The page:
As I mentioned above, the Lent starts on the Ash Wednesday. The exact date changes each year because it depends on a date of Easter. The day before is observed in Anglo-Saxon countries as a Pancake Tuesday. It is celebrated in a similar way to the Fat Thursday, because you should eat fried food. And I do not like pancakes, I’m sorry.

I do love crepes, though. They are typical for Poland, where the American or British style pancakes are considered a bit sloppy. The crepes, on the other hand, should be as thin as a batiste handkerchief, and majority of Polish mothers can make them that way. And even if they are not as fancy as Crêpes Suzette, they still taste great. By the way, the picture presents a Korean gateau-like crepes’ rainbow-coloured cake; not only the crepes looked differently, they also tasted differently depending on a layer. Yummy.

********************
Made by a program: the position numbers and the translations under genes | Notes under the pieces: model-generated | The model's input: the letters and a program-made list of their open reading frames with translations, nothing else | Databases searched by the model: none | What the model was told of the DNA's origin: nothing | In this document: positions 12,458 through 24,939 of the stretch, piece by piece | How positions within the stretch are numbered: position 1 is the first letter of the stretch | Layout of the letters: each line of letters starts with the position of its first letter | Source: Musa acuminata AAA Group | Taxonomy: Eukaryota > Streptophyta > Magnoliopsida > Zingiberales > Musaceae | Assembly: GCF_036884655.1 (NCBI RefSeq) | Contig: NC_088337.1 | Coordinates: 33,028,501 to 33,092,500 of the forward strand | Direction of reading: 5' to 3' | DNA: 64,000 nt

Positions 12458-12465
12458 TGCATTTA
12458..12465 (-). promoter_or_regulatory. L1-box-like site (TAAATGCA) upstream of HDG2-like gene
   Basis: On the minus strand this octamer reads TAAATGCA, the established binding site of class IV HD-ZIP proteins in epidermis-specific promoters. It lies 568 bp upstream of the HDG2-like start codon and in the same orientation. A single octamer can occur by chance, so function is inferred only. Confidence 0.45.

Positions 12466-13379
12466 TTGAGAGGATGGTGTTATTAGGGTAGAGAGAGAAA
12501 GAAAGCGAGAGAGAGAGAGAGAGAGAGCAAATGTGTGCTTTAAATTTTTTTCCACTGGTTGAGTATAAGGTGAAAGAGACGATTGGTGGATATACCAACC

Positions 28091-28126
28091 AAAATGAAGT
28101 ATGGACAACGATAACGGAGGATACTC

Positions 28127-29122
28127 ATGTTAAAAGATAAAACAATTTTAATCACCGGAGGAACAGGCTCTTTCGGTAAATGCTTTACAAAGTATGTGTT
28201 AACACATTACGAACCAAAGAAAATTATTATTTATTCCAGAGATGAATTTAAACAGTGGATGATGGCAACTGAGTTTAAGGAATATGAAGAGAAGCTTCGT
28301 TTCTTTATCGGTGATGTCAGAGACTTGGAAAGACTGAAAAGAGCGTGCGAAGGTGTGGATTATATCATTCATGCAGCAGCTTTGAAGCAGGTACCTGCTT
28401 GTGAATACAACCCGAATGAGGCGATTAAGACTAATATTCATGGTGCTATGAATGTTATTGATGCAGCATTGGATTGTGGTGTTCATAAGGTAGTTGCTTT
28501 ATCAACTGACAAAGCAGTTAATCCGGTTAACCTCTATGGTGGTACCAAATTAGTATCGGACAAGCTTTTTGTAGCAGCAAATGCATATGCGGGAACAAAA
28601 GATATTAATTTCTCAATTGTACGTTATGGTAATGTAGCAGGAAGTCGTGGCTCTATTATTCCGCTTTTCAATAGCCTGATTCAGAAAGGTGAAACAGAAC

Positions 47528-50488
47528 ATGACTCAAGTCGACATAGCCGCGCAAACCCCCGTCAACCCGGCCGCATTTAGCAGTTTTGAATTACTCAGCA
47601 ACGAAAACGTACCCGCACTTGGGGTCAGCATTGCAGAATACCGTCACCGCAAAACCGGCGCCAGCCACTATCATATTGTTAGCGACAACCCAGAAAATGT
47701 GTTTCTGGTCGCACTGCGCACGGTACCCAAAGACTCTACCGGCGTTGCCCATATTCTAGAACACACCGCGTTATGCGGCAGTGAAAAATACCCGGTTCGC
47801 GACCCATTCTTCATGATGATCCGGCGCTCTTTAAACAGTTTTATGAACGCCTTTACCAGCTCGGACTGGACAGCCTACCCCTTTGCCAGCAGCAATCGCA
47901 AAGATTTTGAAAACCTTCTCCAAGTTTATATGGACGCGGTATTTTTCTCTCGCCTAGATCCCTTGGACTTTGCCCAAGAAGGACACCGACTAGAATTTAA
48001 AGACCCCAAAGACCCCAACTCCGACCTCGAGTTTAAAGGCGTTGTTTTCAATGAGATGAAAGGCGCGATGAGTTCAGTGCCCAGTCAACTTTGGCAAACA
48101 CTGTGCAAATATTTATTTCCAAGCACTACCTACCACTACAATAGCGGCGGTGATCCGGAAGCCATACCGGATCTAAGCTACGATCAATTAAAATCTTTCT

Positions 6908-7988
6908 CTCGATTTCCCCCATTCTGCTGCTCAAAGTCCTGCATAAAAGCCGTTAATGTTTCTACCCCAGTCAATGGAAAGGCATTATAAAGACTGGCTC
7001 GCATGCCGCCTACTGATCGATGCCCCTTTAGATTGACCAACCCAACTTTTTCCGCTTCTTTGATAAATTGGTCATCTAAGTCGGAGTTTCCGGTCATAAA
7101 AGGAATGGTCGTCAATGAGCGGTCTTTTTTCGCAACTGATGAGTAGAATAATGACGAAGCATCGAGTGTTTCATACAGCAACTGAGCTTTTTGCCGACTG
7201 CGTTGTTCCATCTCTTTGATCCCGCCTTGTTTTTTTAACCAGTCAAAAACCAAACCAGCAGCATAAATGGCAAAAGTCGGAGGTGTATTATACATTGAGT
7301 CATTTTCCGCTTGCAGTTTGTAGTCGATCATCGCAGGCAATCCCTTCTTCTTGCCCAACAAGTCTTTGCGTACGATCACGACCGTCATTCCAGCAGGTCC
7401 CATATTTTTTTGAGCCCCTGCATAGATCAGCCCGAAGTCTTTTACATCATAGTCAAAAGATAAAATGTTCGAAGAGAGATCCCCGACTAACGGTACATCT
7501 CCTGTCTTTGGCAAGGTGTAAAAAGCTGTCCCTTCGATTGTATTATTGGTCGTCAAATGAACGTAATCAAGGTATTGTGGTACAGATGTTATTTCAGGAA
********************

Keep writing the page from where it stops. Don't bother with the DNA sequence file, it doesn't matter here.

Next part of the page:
A word of advice for anyone who visits Poland right at the end of Carnival. Since the Lent was always considered rather strict, this time of the year when you are still “allowed” to eat and drink was taken very seriously. We may not be known for fancy dress parties, but the amount of alcohol can kill the ones who are not accustomed to. The Tuesday right before the Ash Wednesday may be an innocent Pancake day in the US, but in Poland it is the day of “śledzik” (literally a small herring, but its cultural meaning is of a small appetizer or refreshment accompanying vodka). It is celebrated all over Poland and if you would ever go to the Catholic church in in my country to observe the beginning of the Lent, those people around you are not extremely sad or serious, they simply suffer terrible cases of hangover!